- Each post will contain a two-page PDF, each page to be printed on either side of a single sheet of blank paper.
- The solid black perimeter lines indicate where to cut the paper.
- Fold the paper so 1 touches 1, 2 touches 2, 3 touches 3, et cetera. Occasionally numbers will be supplemented with letters (ex: 7a and 7b). These indicate multiple points that need to touch in a single fold (ex: 7a must touch 7a, and 7b must touch 7b simultaneously).
- Outlined numbers are to be folded, creased, and unfolded.
- Overlined numbers indicate that only the top layer of paper (and not all layers) are to be folded.
- The gray lines and accompanying numbers in parentheses illustrate where each fold should crease the paper. After making each fold, double check that you did it correctly by unfolding it and ensuring the crease is in the right place.
- Finally, use logic and common sense when folding. These instruction sheets show the basic folding patterns, but they should not be taken too literally.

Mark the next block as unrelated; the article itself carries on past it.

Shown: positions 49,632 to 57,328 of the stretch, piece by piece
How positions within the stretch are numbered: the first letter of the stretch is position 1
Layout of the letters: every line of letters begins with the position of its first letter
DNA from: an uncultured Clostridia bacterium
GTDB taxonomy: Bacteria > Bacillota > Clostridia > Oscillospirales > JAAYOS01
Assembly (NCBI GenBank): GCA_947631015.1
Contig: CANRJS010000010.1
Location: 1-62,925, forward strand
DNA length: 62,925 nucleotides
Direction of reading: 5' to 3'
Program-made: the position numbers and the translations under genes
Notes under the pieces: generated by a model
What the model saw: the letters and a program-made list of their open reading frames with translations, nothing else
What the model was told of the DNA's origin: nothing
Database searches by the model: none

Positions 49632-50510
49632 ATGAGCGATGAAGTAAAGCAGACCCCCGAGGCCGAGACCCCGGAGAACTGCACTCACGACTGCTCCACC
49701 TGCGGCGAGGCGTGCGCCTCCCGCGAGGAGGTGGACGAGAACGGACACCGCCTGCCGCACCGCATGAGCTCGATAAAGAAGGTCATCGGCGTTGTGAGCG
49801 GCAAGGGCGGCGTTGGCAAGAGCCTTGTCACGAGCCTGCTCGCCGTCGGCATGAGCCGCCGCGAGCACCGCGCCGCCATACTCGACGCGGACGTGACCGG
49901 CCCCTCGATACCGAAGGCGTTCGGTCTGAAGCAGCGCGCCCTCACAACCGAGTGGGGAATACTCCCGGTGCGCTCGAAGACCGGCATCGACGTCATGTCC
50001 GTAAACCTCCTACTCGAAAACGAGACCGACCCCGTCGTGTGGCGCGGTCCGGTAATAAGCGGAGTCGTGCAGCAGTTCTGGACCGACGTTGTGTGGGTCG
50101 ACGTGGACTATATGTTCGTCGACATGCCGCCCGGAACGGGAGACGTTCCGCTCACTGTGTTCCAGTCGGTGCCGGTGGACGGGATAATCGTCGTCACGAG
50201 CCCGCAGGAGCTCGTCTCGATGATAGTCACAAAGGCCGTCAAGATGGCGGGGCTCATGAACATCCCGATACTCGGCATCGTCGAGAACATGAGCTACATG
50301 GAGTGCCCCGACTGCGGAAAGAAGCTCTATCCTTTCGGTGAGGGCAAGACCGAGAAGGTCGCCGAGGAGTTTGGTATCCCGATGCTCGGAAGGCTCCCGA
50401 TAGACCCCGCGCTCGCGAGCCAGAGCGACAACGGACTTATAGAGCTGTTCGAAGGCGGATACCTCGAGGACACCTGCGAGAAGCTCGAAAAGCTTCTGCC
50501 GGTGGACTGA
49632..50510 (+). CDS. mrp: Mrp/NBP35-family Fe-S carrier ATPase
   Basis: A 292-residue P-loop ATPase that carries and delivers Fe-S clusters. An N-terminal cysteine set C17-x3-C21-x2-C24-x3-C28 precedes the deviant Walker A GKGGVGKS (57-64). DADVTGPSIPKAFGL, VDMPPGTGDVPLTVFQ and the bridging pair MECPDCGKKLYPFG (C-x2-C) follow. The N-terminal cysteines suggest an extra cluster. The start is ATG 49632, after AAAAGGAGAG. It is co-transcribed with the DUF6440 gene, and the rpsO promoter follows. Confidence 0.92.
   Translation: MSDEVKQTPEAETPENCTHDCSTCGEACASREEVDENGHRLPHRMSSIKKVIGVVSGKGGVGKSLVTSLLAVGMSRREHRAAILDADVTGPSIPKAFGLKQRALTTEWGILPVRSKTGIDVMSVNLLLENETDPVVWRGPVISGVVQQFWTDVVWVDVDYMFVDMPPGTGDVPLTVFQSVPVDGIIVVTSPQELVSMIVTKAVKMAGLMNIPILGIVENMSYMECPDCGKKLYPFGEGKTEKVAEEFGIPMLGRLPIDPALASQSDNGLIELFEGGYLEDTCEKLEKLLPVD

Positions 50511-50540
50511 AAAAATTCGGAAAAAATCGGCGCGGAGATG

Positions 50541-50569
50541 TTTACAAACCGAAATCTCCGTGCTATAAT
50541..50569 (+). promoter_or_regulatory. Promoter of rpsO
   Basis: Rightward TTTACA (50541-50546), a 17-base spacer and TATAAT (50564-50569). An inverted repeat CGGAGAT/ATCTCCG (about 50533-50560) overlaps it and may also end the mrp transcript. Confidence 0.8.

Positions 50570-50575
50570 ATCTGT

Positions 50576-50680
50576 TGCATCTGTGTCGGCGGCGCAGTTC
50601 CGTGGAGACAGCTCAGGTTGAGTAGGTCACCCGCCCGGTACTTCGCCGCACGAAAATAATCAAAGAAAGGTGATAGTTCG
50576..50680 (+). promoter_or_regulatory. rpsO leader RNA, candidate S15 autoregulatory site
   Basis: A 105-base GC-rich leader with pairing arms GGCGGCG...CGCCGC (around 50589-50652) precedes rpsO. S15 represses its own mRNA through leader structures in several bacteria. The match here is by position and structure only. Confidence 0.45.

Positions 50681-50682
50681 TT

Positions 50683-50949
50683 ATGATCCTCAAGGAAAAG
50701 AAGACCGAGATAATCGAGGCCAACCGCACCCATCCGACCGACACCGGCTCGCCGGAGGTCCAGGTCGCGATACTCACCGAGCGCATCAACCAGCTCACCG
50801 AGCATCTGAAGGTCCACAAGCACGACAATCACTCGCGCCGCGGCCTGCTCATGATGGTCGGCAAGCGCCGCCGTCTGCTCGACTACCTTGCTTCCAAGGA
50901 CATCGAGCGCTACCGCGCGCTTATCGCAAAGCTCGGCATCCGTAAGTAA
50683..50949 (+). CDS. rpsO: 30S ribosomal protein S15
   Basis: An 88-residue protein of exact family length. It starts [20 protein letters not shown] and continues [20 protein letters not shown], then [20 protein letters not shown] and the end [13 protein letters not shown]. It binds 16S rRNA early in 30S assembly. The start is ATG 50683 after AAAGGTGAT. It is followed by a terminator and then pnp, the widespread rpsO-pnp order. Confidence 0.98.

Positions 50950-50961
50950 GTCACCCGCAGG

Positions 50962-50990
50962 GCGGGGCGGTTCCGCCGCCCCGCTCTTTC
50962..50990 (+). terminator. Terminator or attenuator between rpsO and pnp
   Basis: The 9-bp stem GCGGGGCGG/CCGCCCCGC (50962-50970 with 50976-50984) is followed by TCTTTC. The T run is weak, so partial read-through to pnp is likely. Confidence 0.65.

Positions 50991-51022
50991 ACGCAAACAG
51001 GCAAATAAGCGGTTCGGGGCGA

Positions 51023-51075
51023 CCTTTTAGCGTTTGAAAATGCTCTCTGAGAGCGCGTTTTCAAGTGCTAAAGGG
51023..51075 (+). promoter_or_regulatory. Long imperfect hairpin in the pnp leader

A user has two options when printing: (1) print the document full-size, or (2) print at a slightly reduced size.
The former allows for a slightly larger product by starting with a 8.5"x8.5" square, and will require just one cut. However, since most printers cannot print directly to the edge of the paper, there will be a no-print margin around the three sides of the paper that will not need to be cut. Each page is specifically designed to still work properly even with that no-print margin.
The latter will shrink the document slightly, which will result in a slightly smaller product and requires four cuts (one for each side of the square).
Either will work, and both have advantages and disadvantages. Just make sure that both sides of the paper are printed the same way, otherwise the proportions will be skewed and the result not accurate.